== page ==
· Mary Beard is professor of classics at Cambridge University; Rome starts on BBC2 on Wednesday at 9pm
I don't know? Indoor plumbing maybe, the spread of Christianity?
rome also gave us the form of govt known as the republic. basically, america is truly romes grandchild. america inherited well, lets just hope she quits squandering her inheritance before its too late.
Yeah, I know. But I figured indoor plumbing and Christianity would be trivial to them. The leftists hate Christians, and have no problem wallowing in crap, seeing as they are so full of it.
Our language, and most of our law.
I suppose the endless fascination with the Romans stems from the fact that we are their descendants in terms of civilization and culture. Despite our manifest differences, many ideas crucial to the Romans are likewise crucial to us -- distributed, non-centralized power in government, the rule of law, peace through strength, and big engineering projects in serivce of the public good. They didn't always live up to their ideals (as neither do we), but the net impact of Roman presence on the world and the sum total of human culture was positive, as is ours.
Dormice. Just the treat for dorcats.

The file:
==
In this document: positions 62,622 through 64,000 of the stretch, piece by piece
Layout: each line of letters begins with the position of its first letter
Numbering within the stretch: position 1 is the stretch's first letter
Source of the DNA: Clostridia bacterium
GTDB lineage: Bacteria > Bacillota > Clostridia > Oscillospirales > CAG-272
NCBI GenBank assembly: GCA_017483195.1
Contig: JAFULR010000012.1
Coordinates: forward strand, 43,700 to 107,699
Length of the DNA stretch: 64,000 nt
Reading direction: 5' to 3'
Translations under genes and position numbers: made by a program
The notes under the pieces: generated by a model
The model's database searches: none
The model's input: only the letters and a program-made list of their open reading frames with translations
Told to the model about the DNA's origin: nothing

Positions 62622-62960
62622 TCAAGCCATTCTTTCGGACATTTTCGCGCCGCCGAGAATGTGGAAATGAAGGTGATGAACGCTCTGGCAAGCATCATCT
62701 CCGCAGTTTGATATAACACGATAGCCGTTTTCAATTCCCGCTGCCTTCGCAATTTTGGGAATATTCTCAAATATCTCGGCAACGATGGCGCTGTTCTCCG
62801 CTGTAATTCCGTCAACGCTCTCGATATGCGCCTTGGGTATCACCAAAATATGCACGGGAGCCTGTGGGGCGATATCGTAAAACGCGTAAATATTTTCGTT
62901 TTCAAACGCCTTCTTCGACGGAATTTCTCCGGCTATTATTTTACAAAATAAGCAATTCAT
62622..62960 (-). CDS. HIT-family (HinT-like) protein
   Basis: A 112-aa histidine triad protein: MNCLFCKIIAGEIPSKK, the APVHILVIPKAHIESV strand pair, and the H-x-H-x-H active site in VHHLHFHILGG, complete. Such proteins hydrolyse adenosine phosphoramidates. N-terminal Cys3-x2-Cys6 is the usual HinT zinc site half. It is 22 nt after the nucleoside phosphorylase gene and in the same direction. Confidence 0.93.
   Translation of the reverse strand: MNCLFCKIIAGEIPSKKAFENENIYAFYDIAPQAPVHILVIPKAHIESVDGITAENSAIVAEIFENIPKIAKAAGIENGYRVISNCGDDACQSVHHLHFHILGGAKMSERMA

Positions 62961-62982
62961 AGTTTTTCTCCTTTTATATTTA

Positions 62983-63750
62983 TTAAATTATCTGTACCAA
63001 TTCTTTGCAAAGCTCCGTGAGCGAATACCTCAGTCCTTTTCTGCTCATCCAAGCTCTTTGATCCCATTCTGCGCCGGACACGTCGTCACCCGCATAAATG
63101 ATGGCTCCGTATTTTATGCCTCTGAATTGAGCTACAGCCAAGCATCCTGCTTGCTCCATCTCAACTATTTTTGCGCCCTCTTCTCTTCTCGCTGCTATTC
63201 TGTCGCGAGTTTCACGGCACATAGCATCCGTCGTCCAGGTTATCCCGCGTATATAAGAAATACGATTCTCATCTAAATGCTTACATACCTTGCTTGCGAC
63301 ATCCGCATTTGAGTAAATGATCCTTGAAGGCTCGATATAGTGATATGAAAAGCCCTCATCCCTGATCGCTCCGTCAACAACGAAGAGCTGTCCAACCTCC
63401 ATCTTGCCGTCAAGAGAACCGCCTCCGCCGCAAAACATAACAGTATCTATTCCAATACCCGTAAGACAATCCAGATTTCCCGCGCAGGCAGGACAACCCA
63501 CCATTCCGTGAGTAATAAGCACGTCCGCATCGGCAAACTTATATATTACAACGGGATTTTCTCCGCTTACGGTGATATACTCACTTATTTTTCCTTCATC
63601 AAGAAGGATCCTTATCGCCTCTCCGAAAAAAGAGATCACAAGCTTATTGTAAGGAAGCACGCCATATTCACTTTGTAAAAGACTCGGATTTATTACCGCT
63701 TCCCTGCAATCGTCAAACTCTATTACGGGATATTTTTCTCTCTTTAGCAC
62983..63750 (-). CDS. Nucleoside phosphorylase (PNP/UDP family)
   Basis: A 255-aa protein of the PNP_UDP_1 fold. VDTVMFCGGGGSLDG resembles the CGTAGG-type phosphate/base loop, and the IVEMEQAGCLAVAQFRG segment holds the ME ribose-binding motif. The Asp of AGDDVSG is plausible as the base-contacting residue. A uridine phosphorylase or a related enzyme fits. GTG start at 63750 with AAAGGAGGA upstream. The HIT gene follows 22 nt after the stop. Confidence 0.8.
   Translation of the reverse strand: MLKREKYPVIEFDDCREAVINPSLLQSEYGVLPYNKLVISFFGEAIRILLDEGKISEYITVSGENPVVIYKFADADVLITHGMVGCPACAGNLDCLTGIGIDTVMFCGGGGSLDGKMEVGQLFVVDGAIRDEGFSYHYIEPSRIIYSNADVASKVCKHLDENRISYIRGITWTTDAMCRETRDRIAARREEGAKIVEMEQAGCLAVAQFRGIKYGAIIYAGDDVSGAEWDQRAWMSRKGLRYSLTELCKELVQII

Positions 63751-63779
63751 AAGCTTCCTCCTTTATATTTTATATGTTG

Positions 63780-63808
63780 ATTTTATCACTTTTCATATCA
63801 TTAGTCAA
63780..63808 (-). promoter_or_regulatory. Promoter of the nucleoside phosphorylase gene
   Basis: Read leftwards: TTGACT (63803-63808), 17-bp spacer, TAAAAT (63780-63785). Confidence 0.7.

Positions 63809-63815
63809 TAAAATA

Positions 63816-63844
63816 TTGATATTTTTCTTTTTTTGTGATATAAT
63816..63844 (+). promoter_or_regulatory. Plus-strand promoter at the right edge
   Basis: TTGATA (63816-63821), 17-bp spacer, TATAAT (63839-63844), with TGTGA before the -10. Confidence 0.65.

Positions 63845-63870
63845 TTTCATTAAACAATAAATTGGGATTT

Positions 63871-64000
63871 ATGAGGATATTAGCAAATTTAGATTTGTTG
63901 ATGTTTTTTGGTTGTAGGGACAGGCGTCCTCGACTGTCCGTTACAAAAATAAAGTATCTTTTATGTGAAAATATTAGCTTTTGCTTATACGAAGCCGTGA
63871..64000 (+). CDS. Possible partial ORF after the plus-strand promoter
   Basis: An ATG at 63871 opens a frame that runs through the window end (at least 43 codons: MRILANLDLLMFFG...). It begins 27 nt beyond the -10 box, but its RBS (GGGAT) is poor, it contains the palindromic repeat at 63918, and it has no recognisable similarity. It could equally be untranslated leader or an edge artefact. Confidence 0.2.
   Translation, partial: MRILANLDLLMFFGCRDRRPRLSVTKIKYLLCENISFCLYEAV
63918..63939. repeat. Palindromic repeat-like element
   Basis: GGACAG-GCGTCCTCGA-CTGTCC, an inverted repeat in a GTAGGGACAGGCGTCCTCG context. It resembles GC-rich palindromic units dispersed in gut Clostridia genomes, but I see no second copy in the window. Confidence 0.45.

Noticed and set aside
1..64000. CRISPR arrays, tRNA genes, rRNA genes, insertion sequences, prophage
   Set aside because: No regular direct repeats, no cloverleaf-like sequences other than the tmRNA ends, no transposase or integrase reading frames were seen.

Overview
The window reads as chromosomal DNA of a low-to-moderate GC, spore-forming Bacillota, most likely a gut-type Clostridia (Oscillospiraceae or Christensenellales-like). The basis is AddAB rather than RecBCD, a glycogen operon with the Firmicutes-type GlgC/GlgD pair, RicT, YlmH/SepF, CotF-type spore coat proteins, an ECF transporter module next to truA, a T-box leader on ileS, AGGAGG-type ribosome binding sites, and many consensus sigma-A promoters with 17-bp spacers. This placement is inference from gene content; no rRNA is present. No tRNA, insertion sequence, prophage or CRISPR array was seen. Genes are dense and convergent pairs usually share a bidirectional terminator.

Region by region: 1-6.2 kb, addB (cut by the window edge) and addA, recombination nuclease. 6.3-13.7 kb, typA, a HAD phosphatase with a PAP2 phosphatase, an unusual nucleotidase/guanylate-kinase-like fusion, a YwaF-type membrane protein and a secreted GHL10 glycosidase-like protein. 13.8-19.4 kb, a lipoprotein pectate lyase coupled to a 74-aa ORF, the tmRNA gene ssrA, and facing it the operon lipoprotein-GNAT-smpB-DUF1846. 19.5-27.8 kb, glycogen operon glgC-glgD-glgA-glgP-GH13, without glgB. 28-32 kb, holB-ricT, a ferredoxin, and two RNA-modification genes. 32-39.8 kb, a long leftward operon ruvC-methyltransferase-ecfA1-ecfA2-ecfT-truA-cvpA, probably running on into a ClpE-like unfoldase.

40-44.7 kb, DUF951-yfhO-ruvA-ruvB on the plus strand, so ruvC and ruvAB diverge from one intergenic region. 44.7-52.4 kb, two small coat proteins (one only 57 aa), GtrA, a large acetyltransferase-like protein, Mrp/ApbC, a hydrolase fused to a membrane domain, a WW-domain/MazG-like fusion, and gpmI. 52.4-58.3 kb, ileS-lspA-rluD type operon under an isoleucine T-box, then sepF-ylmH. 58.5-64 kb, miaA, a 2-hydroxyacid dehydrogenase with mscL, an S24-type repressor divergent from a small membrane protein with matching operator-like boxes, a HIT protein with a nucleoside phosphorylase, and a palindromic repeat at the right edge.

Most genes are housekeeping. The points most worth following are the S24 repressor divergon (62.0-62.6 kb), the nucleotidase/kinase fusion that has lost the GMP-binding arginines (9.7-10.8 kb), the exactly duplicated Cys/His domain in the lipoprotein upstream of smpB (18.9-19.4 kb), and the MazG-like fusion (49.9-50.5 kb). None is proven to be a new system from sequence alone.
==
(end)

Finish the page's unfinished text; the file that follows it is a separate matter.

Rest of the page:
"American viewers in the 1970s certainly took the seedy court politics on display in the BBC adaptation of Robert Graves's I Claudius as an allegory of Nixon's White House - a parallel which may possibly have been in the mind of the film-makers"......and was definitely in the mind of the writer of this article. No one else drew such a ridiculous parallel.
I watched the series with fascination. There was essentially no parallel to the Nixon admiistration. There were more parallels to the Kennedy administration.
I also bought and read Gibbon's The Decline and Fall of the Roman Empire during the Jimmy Carter presidency. I realized that any nation that would elect a moron like that, and let him serve out four years and make foreign and domestic policy, was likely headed for a fall, and I wanted to know how such a collapse would come about.
It is obvious that the Left today represents Decadence--the same kind of Decay that brought about the fall of Rome and all its horrors.
The Clinton administration and the complicity and interference run by the press to all its corruption, the mendacity of the press and our universities and their service to propaganda, the corruption in the press and the Democrat Party--all are unmistakable signs of Decadence (as though the free fall of American cultural standards were not evidence enough).
It is the American Heartland that is vibrant, energetic, optimistic, and ascendant. It has everything to offer.
The Left has nothing to offer but mendacity, asassination of the characters of its opponents, and a ruthless grasp for power--just like Livia, Tiberias, Poppea, Nero, Caligula--the list goes on and on.
The Left is Decadence.
The Marxists said religion was the opiate of the people, but I've often thought there was much to the phrase, "Bread and circuses" to keep the populace quiet.
What did the Romans do for us?
Not sure of everything they did, but I see a lot of cool movies with glad he ate her's and stuff, and I refuse to buy a watch or clock without them new-fangled roman numerals on them.